Ridgeway also has an intimate baseball field. As it happened, as I approached the ball field and noticed a couple of workers in the midst of a small project, a very loud siren suddenly crescendoed and then decrescendoed. Although I’d checked the weather and the forecast did not include any intense events, I walked back to the workers to ask what it was, fearing a tornado warning with no obvious place to take shelter. One of the workers looked at me calmly and said “Oh, it’s probably the noon whistle.” It had been at least 40 years since I’d heard one, so I certainly wasn’t expecting it, but a quick peek at my GPS time indicated that that was the right explanation. I confess that that was a relief!

After the relative excitement passing through the only village along my nearly 12-mile walk, I continued back into the countryside and my solitary but pleasant walk. I should note that the Military Ridge Trail probably has more bicycle than foot traffic, and I was passed by a couple dozen cyclists, mostly in family groups, during my walk.

I continued to see more familiar wildflowers, including common evening primrose (Oenothera biennis), creeping bellflower (Campanula raspunculoides), birds foot trefoil (Lotus corniculatus), and chicory (Cichorium intybus). A new one was horse nettle (Solanum carolinese), which reminded me somewhat of the bitter nightshade except that the yellow stamens (I think) are spread out in the horse nettle and clustered in the nightshade.

photo of horse nettle

Horse nettle

Right next to some horse nettle there was some rough-fruited cinquefoil (Potentilla recta), reminiscent of a related species (sticky cinquefoil) I’ve seen frequently while hiking in the Sierra Nevada. I believe this is cinquefoil even though there are six petals! (Another nearby blossom had the more expected five petals.)

picture of rough-fruited cinquefoil, I think

Rough-fruited cinquefoil, I think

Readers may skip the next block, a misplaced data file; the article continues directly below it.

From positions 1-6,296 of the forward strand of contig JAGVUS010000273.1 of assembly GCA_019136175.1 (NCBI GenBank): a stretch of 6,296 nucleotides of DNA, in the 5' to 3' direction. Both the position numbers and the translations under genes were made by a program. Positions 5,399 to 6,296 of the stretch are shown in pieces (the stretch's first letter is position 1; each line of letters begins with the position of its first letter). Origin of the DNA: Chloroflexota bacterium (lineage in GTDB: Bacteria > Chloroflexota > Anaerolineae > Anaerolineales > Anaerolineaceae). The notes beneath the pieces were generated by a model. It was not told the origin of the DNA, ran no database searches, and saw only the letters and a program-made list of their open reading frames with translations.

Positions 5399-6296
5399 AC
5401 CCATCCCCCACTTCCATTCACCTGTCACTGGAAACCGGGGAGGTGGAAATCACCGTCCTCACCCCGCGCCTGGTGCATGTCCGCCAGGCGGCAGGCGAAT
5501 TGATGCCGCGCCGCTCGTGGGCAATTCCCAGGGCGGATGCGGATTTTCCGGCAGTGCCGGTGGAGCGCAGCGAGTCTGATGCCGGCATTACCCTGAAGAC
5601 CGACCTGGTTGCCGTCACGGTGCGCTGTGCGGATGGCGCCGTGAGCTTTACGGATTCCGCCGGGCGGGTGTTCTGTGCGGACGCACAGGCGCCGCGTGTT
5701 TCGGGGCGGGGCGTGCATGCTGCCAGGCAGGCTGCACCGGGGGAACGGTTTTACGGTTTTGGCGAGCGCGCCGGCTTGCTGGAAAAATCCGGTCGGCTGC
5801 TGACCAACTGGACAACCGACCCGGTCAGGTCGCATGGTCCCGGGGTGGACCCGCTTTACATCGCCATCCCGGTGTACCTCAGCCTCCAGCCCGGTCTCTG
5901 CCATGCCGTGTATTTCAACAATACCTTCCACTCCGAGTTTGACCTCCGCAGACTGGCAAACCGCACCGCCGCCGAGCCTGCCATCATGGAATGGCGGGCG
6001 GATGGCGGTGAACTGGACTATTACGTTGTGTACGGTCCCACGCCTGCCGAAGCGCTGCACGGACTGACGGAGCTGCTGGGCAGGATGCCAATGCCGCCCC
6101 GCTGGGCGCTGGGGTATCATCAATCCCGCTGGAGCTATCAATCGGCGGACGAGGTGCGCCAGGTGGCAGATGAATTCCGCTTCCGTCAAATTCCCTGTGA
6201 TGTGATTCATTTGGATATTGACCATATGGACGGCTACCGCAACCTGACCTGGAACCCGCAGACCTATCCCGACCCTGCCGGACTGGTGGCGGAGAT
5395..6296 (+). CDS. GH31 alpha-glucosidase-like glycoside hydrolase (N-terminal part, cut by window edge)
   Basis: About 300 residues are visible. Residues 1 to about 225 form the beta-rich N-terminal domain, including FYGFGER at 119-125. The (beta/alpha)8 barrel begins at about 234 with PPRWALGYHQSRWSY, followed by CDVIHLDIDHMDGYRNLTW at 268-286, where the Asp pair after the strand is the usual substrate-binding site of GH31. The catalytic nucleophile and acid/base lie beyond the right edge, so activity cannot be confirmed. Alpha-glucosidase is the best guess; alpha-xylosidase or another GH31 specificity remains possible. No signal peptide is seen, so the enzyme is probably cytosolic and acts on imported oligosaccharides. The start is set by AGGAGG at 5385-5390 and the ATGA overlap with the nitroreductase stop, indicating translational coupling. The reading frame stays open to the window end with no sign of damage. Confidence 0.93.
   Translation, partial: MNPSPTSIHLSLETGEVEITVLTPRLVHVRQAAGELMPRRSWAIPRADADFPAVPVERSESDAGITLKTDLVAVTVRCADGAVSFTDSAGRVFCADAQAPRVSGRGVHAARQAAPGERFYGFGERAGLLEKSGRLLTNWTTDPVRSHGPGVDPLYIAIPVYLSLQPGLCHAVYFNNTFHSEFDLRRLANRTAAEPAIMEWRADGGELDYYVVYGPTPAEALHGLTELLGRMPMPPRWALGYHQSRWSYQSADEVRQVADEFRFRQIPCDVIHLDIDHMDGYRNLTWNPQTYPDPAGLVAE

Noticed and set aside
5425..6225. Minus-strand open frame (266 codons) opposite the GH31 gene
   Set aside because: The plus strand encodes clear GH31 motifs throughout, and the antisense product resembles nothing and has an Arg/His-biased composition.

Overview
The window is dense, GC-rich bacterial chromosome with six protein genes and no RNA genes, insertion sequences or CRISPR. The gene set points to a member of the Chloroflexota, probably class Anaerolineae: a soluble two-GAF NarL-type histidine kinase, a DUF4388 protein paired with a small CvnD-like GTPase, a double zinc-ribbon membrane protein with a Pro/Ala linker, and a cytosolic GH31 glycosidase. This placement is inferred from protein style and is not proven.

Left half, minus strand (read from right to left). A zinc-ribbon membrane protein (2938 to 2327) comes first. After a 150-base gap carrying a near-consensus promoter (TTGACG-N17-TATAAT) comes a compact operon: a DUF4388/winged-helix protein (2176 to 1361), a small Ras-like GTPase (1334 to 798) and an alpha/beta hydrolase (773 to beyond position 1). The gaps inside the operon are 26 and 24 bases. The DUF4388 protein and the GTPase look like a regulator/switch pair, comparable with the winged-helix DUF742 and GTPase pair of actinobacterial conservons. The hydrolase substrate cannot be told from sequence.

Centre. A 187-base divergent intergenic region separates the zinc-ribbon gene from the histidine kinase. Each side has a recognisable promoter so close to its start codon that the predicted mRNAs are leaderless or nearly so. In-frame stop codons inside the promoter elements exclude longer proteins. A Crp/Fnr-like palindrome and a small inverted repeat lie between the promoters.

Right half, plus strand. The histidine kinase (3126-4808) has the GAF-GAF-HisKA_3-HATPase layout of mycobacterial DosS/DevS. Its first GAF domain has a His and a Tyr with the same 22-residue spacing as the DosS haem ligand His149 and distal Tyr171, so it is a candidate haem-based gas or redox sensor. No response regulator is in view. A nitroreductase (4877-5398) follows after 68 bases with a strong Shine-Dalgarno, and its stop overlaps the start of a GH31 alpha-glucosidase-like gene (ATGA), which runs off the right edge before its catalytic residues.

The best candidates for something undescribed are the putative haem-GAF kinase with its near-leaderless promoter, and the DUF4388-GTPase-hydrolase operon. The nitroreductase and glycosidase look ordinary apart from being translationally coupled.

There is a great variety in the Midwest of daisy-like flowers. One example I noted was common fleabane (Erigeron strigosus), with as many as 40 white ray flowers and yellow disc flowers in the center.

image of common fleabane

Common fleabane

A simple contrast is the oxeye daisy (Leucanthemum vulgare), which has many fewer – and wider – ray flowers. The daisy blossoms are also larger than the fleabane blossoms.

photo of oxeye daisy

Oxeye daisy

When traveling through Wisconsin countryside I always look forward to passing farm buildings. For some reason I am particularly attracted by sets of 3 silos.

picture of Wisconsin farm

Wisconsin farm

In the nearly 10-mile section between Ridgeway and Dodgeville there were a few long sections in which the trail just seemed to pass along, peacefully, between rows of shrubs and trees.

image of Military Ridge Trail between Ridgeway and Dodgeville

Military Ridge Trail between Ridgeway and Dodgeville

Along the way I passed what appeared to have previously been an informal train stop: a colorfully decorated bench with an attached roof, right next to the trail.

By this time I was seeing fewer “new” (for the day) wildflowers, though I enjoyed passing butter and eggs (Linaria vulgaris), yellow wood sorrel (Oxalis stricta), and tall bellflower (Campanulastrum americanum). Some of the shrubs along the trail had clusters of orange berries, and others had red berries. I haven’t determined what they are and whether they are one, or two different, species.

My brother had driven me to my starting point, dropped me off, and gone exploring in Governor Dodge State Park, which is just a few miles from the Military Ridge Trail terminus in Dodgeville. He then parked at the trailhead and walked in to meet me, and we finished our day’s walks together. The actual end of the Military Ridge Trail is at WI-23 in Dodgeville, but the trailhead and parking area are about ¼ mile from the end near a Wisconsin DNR station. Here there is a small kiosk and a branch of the Little Free Library.

photo of Little Free Library at the Dodgeville trailhead

Little Free Library at the Dodgeville trailhead

As we drove back to Madison I noticed what appeared to be a small country cemetery off the highway a short distance. I quickly snapped a couple of pictures and later identified it as St Bridget’s Cemetery, which is outside Ridgeway. It is on a roster of Iowa County cemeteries. Like other country cemeteries, it is closely bounded by farmland – in this case, corn – with an access road.

picture of St Bridget’s Cemetery, Ridgeway

St Bridget’s Cemetery, Ridgeway

In spite of the hot and humid weather, this was a pleasant walk through the Wisconsin countryside, with pretty views and a nice variety of summer wildflowers. At the end of this walk I had completed all of the Military Ridge Trail except for a 2½ mile section at the eastern end, not far from Madison. I was already making a plan to hike the last section!

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One Response to Military Ridge Trail – Pikes Peak Rd to Dodgeville

  1. Pingback: Military Ridge Trail: County PB to Fitchburg | trailhiker